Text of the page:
In the face of huge protests Bahrain's regime is allowing Sunday's Formula One race to go ahead. Both the regime and Formula One are doing themselves a huge disservice, argues DW's Daniel Scheschkewitz.
A deeply divided country will be hosting Formula One on April 22. Since protests in Bahrain began in February 2011, nearly 50 people have died in the skirmishes between the mainly Sunni-supported authorities and the Shiite-dominated opposition.
Bahrain's King Hamad bin Isa Al Khalifa imposed martial law and brutally oppressed the uprising with the help of Saudi Arabia. Numerous activists have been in custody since then - some of them have entered life-threatening hunger strikes. Members of the Shiite majority of the population suffer most from social exclusion and political repression.
In the past few days, people have been taking to the streets in Bahrain once again to protest against the government and the ruling dynasty. The protests are mainly taking place in the strictly sealed off villages outside of the capital Manama, where the Shiite majority of the population mainly live.The opposition has called the protests "Days of Rage." But they are not aimed against participants of the race, but rather against the regime, which is attempting to escape its international isolation by hosting this medial mega-event.
This is not preventing the ruling family-controlled authorities from taking violent action against demonstrators ahead of the event. Yes, it even gives the state apparatus a cynical pretense for its brutal action. After all, the protesters have to be kept away from the Formula One route and the security of the Grand Prix race ensured. If those racing engines don't rev up, millions of sponsor's funds are in danger. Security forces are apparently willing to stop at nothing to see to this. For days, a wave of arrests rolled through the small, but strategically significant country. According to the opposition, even the Formula One building was misused ahead of the race for torture purposes.
It borders on contempt to hold such a sports event under these circumstances. Last year, the race in Manama was cancelled due to the severe riots. Security concerns were too great. This time, the sport's governing body FIA ruled otherwise. The financial dependence on the ruling family is apparently too great. The organizers are therefore holding out their hand to a repressive dictator, as the conditions in Bahrain have not changed at all in this time. No one was held to account for the bloody crushing of the protests last spring. The national dialogue, formed out of international pressure, equaled a farce. In Bahrain, human rights continue to be violated. A report released this week by Amnesty International rules out the slightest of doubts.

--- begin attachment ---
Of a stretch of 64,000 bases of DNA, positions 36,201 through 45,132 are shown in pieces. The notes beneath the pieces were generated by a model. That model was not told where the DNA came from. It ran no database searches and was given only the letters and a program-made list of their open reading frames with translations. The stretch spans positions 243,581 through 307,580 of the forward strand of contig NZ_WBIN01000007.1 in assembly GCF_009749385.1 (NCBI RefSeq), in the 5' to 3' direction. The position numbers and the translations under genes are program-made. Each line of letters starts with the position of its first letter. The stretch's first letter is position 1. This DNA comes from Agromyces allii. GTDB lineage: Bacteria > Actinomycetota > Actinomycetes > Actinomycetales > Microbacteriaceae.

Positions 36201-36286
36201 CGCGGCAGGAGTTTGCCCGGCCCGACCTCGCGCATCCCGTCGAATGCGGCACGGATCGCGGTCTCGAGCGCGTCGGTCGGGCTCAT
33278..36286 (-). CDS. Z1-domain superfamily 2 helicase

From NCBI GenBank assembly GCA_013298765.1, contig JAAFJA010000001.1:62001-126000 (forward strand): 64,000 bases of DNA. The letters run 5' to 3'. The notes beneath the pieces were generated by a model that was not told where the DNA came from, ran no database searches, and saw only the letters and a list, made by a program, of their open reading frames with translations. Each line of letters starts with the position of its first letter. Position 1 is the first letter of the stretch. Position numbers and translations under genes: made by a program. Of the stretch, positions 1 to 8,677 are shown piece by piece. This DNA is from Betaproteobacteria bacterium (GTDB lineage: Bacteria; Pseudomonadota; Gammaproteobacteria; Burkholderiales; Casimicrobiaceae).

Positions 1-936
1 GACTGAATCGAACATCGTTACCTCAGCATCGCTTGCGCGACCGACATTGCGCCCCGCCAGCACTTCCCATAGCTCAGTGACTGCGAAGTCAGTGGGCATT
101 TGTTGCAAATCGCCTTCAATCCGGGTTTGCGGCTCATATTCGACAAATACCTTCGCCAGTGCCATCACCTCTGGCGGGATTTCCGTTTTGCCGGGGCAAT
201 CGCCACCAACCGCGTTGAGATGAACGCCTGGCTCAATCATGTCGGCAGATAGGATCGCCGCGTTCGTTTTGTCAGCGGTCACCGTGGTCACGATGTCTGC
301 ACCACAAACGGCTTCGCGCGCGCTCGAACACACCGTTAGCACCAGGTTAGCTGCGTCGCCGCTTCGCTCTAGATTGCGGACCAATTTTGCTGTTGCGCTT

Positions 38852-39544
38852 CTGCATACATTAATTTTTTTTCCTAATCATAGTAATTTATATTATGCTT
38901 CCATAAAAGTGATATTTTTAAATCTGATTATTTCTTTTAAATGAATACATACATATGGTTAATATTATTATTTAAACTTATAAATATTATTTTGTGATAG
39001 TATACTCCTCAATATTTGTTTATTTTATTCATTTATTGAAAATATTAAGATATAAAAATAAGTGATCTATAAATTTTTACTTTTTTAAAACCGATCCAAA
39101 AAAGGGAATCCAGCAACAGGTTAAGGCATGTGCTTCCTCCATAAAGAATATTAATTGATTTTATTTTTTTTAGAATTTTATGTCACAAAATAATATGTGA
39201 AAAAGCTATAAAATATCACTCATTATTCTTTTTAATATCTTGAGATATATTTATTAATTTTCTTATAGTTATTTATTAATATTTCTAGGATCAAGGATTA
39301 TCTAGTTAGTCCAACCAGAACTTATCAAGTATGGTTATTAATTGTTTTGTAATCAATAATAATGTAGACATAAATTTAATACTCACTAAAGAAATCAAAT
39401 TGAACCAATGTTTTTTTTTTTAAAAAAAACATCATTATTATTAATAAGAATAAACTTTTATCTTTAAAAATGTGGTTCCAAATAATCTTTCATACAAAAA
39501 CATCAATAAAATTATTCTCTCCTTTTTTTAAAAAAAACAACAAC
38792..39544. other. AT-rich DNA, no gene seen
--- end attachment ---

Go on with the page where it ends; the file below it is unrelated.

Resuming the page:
The opposition wants to use the Grand Prix to draw the world's attention to the serious violations of human rights and the injustice in the country. This is all too understandable in view of the ruling conditions in Bahrain. A clash of interests is programmed. The regime will take the most severe stance against demonstrators in order to ensure a smooth race and the security of all participants. The top class Formula One is supposed to become a trouble-free PR campaign for Bahrain and its elite. Hardly any other sports event would be better-suited than this one, with its ample sponsoring funds and the enormous prestige associated with motor racing.
The hopes of the Formula One organizers that the race could also have a positive impact on the human rights situation in the country has proven to be illusory at other major sporting events in the past. In hindsight, the Olympic Games in Beijing in 2008, for example, did nothing to improve the human rights situation in China. Seen from that angle, Formula One should have taken a wide detour around Bahrain this year, as well.
Author: Daniel Scheschkewitz / sac
Editor: Rob Mudge